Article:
Creating a national justice database wasn’t our idea.
In fact, it was a major city police chief who actually suggested that such a database be created to help law enforcement professionals, officers, supporters, changemakers, and others better understand how to best serve and protect.
From that idea, offered more as a question of possibility than a declaration of intention, our organization expanded its services and began developing the National Justice Database.
Powerful National Database
The Justice Database is the nation’s first database tracking national statistics on police behavior, including stops and use of force, and will standardize data collection across many of the country’s police departments. Led by four principal investigators—Amanda Geller, Jack Glaser, Phillip Atiba Goff, Steven Raphael—more than 40 national police departments and law enforcement agencies have signed on to participate so far. These law enforcement agencies include more than half of all major cities, and service more than 25% of the nation’s population. In short, it’s powerful data!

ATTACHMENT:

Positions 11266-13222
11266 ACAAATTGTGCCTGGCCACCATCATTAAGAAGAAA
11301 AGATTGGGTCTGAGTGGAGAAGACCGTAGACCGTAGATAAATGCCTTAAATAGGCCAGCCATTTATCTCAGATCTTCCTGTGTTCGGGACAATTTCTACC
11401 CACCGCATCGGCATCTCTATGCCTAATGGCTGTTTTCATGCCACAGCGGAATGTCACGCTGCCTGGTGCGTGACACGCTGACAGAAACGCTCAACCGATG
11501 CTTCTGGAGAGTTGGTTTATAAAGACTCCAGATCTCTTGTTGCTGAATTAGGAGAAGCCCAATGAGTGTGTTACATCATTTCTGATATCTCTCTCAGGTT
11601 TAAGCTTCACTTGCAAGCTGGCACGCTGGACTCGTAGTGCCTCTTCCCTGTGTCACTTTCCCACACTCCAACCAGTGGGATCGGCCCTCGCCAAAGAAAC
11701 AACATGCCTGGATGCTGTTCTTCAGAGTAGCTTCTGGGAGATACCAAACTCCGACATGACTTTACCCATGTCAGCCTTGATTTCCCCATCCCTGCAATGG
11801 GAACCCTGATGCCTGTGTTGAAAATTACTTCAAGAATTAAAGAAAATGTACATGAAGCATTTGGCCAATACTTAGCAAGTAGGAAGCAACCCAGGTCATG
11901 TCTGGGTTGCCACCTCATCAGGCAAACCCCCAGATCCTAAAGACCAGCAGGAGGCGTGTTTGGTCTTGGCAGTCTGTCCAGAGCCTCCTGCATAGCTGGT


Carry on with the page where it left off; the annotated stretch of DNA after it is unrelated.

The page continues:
The database is funded by a grant from the National Science Foundation as well as grants from a number of private organizations.
Combining Many Academic Disciplines
Focusing on what causes racial disparities in policing and how one can measure these disparities, the Justice Database uses tools taken from sociology, demography, public policy, criminology, psychology, and behavioral economics. This project capitalizes on existing research collaborations between the Center for Policing Equity and law enforcement departments across the United States to produce a mixed-methods approach to understanding what produces racial inequality in complex systems (i.e., policing).
Former Salt Lake City Policy Chief Chris Burbank serves as CPE’s Director of Law Enforcement Engagement for the National Justice Database, which was established in response to calls from law enforcement executives around the country.